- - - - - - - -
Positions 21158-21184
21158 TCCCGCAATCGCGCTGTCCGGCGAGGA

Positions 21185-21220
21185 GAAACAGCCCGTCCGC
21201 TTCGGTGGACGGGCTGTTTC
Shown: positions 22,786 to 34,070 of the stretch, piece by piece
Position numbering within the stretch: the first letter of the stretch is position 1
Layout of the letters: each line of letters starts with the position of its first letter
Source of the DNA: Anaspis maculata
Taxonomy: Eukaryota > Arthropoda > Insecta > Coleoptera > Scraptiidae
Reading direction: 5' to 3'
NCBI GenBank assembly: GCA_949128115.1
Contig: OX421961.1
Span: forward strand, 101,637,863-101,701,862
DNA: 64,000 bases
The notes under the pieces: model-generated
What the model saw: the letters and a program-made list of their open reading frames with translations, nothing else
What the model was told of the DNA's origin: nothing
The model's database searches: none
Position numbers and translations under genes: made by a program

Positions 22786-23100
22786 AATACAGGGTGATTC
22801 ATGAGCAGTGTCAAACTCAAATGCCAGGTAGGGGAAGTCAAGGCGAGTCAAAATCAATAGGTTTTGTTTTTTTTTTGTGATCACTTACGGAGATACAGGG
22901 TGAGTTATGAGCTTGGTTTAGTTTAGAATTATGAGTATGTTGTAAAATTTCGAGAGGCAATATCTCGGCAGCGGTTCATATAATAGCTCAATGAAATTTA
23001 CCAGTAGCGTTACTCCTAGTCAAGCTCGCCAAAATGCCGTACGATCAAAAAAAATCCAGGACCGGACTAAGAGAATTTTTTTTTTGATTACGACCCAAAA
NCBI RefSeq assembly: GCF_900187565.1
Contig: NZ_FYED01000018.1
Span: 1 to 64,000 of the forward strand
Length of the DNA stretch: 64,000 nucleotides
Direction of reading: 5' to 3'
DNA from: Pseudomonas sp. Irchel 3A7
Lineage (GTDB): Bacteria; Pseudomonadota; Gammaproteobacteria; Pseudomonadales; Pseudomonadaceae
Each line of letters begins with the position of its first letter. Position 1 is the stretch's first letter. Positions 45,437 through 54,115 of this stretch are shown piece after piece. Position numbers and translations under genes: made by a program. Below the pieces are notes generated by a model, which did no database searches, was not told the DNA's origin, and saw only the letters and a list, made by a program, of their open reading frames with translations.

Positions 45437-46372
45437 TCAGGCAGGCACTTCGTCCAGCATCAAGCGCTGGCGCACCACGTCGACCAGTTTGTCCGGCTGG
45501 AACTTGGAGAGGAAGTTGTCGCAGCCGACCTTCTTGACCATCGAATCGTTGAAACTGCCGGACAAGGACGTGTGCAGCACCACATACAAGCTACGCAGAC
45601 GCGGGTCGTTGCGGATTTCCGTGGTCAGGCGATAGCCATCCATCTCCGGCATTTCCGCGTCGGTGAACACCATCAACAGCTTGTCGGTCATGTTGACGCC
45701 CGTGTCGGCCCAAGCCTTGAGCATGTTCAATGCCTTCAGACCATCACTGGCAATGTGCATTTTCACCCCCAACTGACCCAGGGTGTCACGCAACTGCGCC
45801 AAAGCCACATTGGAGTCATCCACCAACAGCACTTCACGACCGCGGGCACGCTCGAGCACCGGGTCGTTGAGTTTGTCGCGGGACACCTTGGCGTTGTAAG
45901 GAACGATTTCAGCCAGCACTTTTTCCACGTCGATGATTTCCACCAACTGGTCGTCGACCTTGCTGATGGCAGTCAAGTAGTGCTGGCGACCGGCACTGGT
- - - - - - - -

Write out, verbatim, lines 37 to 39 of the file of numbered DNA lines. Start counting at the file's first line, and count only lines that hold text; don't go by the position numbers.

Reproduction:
45601 GCGGGTCGTTGCGGATTTCCGTGGTCAGGCGATAGCCATCCATCTCCGGCATTTCCGCGTCGGTGAACACCATCAACAGCTTGTCGGTCATGTTGACGCC
45701 CGTGTCGGCCCAAGCCTTGAGCATGTTCAATGCCTTCAGACCATCACTGGCAATGTGCATTTTCACCCCCAACTGACCCAGGGTGTCACGCAACTGCGCC
45801 AAAGCCACATTGGAGTCATCCACCAACAGCACTTCACGACCGCGGGCACGCTCGAGCACCGGGTCGTTGAGTTTGTCGCGGGACACCTTGGCGTTGTAAG